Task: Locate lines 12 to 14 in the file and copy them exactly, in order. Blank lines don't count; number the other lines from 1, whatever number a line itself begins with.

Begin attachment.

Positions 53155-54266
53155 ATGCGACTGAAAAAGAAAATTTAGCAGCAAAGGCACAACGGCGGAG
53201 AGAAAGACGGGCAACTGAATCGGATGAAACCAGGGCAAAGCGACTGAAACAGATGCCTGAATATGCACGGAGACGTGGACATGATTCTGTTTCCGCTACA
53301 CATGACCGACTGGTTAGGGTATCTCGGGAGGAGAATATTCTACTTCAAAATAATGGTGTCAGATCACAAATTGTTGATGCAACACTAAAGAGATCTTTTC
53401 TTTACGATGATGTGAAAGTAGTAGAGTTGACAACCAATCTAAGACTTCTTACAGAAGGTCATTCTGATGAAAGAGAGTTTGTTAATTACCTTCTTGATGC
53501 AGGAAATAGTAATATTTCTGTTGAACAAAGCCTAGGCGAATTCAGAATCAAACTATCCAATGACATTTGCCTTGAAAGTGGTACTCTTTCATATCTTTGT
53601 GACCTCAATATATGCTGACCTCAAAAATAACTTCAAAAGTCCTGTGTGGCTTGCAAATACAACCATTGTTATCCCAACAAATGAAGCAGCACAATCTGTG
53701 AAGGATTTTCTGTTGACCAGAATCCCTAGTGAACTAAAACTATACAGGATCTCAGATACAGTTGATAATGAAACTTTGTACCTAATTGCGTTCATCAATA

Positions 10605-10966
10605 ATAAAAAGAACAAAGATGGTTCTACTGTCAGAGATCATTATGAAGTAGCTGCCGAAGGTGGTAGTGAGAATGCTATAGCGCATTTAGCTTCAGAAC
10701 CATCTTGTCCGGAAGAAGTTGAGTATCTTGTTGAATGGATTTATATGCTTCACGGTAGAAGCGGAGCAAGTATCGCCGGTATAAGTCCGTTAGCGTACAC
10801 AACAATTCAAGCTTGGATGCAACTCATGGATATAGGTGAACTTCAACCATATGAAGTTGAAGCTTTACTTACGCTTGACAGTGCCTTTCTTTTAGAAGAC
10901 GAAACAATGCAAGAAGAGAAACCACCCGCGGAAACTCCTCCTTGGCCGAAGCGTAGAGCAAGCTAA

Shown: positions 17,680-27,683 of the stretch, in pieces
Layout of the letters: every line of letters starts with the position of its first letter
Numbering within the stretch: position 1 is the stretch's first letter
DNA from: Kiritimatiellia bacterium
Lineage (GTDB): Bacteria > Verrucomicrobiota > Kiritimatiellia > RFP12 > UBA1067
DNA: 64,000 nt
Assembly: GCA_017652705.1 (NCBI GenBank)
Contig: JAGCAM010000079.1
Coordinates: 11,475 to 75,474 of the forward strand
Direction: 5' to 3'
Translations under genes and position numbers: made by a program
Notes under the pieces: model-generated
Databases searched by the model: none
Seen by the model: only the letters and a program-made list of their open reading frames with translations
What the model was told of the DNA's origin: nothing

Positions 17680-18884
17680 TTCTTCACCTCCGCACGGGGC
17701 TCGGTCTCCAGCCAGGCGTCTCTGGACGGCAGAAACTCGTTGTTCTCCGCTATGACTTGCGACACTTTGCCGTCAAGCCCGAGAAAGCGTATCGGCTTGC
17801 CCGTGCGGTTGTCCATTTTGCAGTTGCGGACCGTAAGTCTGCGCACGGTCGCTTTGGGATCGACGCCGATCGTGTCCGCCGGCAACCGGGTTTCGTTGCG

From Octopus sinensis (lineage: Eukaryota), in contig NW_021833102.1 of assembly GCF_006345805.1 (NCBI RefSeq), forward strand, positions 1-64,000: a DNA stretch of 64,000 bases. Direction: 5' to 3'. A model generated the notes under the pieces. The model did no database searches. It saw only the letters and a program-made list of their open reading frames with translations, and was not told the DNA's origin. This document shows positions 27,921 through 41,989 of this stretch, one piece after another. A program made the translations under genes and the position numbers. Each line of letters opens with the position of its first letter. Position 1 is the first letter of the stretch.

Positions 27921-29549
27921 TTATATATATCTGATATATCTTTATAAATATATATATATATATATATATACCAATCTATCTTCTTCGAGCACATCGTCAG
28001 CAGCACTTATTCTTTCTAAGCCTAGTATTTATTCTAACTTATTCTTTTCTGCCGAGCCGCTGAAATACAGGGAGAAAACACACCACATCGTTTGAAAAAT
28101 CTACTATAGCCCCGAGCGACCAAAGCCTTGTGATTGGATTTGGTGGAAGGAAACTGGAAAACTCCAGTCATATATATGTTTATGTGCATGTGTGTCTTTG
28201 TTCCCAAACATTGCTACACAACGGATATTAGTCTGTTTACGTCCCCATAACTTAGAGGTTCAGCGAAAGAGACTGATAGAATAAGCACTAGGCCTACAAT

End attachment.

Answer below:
10801 AACAATTCAAGCTTGGATGCAACTCATGGATATAGGTGAACTTCAACCATATGAAGTTGAAGCTTTACTTACGCTTGACAGTGCCTTTCTTTTAGAAGAC
10901 GAAACAATGCAAGAAGAGAAACCACCCGCGGAAACTCCTCCTTGGCCGAAGCGTAGAGCAAGCTAA

Shown: positions 17,680-27,683 of the stretch, in pieces